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Gambogic acid is cytotoxic to cancer cells through inhibition of the ubiquitin-proteasome system
Uppsala University, Disciplinary Domain of Medicine and Pharmacy, Faculty of Pharmacy, Department of Medicinal Chemistry, Division of Pharmacognosy.
Cancer Center Karolinska, Department of Oncology-Pathology, Karolinska Institute.
Uppsala University, Disciplinary Domain of Medicine and Pharmacy, Faculty of Medicine, Department of Medical Sciences, Cancer Pharmacology and Computational Medicine.
Uppsala University, Disciplinary Domain of Medicine and Pharmacy, Faculty of Medicine, Department of Medical Sciences, Cancer Pharmacology and Computational Medicine.
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2013 (English)In: Investigational new drugs, ISSN 0167-6997, E-ISSN 1573-0646, Vol. 31, no 3, 587-598 p.Article in journal (Other academic) Published
Abstract [en]

Gambogic acid (GA), displays cytotoxicity towards a wide variety of tumor cells and has been shown to affect many important cell-signaling pathways. In the present work, we investigated the mechanism of action of GA by analysis of drug-induced changes in gene expression profiles and identified GA and the derivative dihydro GA as possible inhibitors of the ubiquitin-proteasome system (UPS). Both GA and dihydro GA inhibited proteasome function in cells resulting in the accumulation of polyubiquitin complexes. In vitro experiments showed that both GA and dihydro GA inhibited 20S chymotrypsin activity and the inhibitory effects of GA and dihydro GA on proteasome function corresponded with apoptosis induction and cell death. In conclusion, our results show that GA and dihydro GA exert their cytotoxic activity through inhibition of the UPS, specifically by acting as inhibitors of the chymotrypsin activity of the 20S proteasome.

Place, publisher, year, edition, pages
2013. Vol. 31, no 3, 587-598 p.
Keyword [en]
gambogic acid, cancer, cytotoxic, proteasome inhibition
National Category
Pharmaceutical Sciences Pharmacology and Toxicology
Research subject
Pharmacognosy; Clinical Pharmacology
URN: urn:nbn:se:uu:diva-147799DOI: 10.1007/s10637-012-9902-yISI: 000318657000010OAI: oai:DiVA.org:uu-147799DiVA: diva2:401296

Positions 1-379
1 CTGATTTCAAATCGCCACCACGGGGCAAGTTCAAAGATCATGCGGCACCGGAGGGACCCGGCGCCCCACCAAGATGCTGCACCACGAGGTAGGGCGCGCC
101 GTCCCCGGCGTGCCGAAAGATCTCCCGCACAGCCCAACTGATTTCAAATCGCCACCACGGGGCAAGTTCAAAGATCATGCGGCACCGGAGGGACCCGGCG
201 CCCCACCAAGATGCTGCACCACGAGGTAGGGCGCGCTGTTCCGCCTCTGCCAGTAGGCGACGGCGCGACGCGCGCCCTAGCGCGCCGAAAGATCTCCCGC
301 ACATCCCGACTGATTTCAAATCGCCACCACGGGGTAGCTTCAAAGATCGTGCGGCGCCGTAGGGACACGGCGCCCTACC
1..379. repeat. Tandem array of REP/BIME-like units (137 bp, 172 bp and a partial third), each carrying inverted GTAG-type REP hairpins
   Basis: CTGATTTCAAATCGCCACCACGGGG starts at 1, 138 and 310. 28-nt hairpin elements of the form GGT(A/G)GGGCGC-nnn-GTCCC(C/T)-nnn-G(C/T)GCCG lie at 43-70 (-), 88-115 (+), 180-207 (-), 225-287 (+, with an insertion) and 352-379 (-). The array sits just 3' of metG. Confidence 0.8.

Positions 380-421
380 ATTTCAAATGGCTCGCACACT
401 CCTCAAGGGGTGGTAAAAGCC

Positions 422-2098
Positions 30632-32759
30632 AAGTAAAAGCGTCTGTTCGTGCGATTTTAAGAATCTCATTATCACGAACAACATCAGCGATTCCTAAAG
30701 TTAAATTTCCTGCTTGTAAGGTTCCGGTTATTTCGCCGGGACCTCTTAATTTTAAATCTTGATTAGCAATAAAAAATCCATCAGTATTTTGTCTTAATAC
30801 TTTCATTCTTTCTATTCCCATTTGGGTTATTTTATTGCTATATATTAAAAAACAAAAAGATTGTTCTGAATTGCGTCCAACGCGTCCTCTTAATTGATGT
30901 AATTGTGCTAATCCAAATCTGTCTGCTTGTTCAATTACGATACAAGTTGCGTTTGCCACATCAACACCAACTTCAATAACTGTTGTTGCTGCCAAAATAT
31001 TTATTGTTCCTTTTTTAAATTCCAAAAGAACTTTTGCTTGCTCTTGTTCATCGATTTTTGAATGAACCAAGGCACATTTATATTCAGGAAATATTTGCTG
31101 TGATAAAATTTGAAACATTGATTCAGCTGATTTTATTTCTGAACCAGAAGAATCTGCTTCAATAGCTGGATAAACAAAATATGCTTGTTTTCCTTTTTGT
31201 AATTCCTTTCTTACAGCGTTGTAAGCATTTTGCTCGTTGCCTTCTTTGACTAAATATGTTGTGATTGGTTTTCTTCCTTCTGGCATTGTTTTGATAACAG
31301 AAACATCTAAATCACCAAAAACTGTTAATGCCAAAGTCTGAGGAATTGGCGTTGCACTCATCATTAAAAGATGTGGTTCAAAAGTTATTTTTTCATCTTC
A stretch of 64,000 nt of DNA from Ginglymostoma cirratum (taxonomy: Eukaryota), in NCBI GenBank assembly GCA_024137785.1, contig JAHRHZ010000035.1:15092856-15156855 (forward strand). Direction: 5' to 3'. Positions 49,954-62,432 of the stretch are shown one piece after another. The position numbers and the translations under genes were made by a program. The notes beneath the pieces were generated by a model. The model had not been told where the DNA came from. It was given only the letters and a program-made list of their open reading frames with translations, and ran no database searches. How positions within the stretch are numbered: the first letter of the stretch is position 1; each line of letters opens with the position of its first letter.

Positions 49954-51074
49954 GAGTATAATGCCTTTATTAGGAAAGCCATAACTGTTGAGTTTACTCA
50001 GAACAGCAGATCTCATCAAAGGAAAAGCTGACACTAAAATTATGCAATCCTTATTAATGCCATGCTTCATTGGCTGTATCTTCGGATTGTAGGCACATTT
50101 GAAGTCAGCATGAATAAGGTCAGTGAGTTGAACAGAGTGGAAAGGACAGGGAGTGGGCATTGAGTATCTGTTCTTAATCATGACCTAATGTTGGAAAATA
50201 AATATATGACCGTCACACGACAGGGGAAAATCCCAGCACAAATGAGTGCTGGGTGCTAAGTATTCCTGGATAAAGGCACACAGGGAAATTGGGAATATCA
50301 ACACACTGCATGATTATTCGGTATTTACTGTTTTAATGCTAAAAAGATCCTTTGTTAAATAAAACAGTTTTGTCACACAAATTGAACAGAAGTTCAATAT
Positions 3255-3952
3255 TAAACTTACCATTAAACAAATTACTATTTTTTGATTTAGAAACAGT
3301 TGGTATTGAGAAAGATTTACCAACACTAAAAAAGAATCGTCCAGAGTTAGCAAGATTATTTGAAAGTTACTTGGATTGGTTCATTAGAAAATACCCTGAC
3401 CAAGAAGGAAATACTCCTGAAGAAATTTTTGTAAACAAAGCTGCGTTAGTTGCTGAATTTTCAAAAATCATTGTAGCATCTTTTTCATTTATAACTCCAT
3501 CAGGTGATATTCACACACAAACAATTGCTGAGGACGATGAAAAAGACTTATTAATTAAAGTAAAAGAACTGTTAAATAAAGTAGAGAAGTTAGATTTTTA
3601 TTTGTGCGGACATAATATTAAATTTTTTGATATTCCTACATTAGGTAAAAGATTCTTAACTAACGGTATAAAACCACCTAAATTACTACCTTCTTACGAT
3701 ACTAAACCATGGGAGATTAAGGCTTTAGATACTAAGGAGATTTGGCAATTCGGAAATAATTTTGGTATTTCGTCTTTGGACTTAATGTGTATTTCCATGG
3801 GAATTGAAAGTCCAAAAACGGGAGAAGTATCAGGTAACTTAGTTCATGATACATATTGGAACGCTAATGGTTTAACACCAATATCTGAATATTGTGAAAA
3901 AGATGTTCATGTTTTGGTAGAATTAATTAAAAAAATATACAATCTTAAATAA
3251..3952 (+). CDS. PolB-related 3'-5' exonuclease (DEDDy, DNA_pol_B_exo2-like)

Available from: 2011-03-02 Created: 2011-02-28 Last updated: 2013-06-17Bibliographically approved
In thesis
1. Studies of Cytotoxic Compounds of Natural Origin and their Mechanisms of Action
Open this publication in new window or tab >>Studies of Cytotoxic Compounds of Natural Origin and their Mechanisms of Action
2011 (English)Doctoral thesis, comprehensive summary (Other academic)
Abstract [en]

Cancer incidence is increasing and novel anticancer drugs with new mechanisms of action are essential for future chemotherapeutic treatment. Natural products have historically played an important role in the development of anti-cancer drugs and have potential to do so also in the future. In this thesis two classes of natural products are identified as possible drug lead candidates, and the mechanisms of their action are elucidated.

Initially, in a screening of a compound library for cytotoxic effects in colon cancer cells, natural products with potent activity were identified. Based on their potency, and on previously reported activities in cancer cells, two main groups of compounds, cardiac glycosides (CGs) and gambogic acid (GA) analogues, were selected for further in-depth studies.

The concentration-dependent cytotoxicity was confirmed in cell lines of different origin. Cardiac glycosides were mainly evaluated for their activity in colon cancer cells and in leukemic cells, whereas the GA analogues were studied using a resistance-based panel of ten human cancer cell lines. Using activity profiles and the ChemGPS-NP model, the compounds were compared, structurally and mechanistically, to standard chemotherapeutic drugs. The results from these analyses suggested that the CGs and the GA analogues act by mechanisms different from those of antimetabolites, alkylating agents, topoisomerase I and II inhibitors, or tubulin-active agents. By analysis of drug-induced gene expression, one GA analogue, dihydro GA, was identified as a possible inhibitor of the ubiquitin-proteasome system (UPS), and the CGs showed similarities to protein synthesis inhibitors.

Starting from these hypotheses, we further investigated the mechanisms of actions on a molecular level. The results showed that GA and dihydro GA act as inhibitors of the 20S proteasome chymotrypsin activity, leading to accumulation of ubiquitinated proteins. The CGs were confirmed to inhibit protein synthesis in colon cancer cell lines. However, interestingly, in leukemia cell lines, it seemed that the CGs act through a different, yet unexplored, mechanism of action. The leukemic cells (pre-B and T-ALL) were particularly susceptible to the cytotoxic effects of CGs, including at concentrations that may be achievable in the clinic.

Place, publisher, year, edition, pages
Uppsala: Acta Universitatis Upsaliensis, 2011. 56 p.
Digital Comprehensive Summaries of Uppsala Dissertations from the Faculty of Pharmacy, ISSN 1651-6192 ; 141
cytotoxic, cardiac glycoside, gambogic acid, cancer, mechanism of action
National Category
Pharmaceutical Sciences
Research subject
urn:nbn:se:uu:diva-148114 (URN)978-91-554-8023-3 (ISBN)
Public defence
2011-04-15, B21, BMC, Husargatan 3, Uppsala, 13:15 (English)
Available from: 2011-03-25 Created: 2011-03-02 Last updated: 2011-05-04Bibliographically approved

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Felth, JennyHaglund, CarolineGullbo, JoachimLarsson, RolfBohlin, LarsFryknäs, MårtenRickardson, Linda
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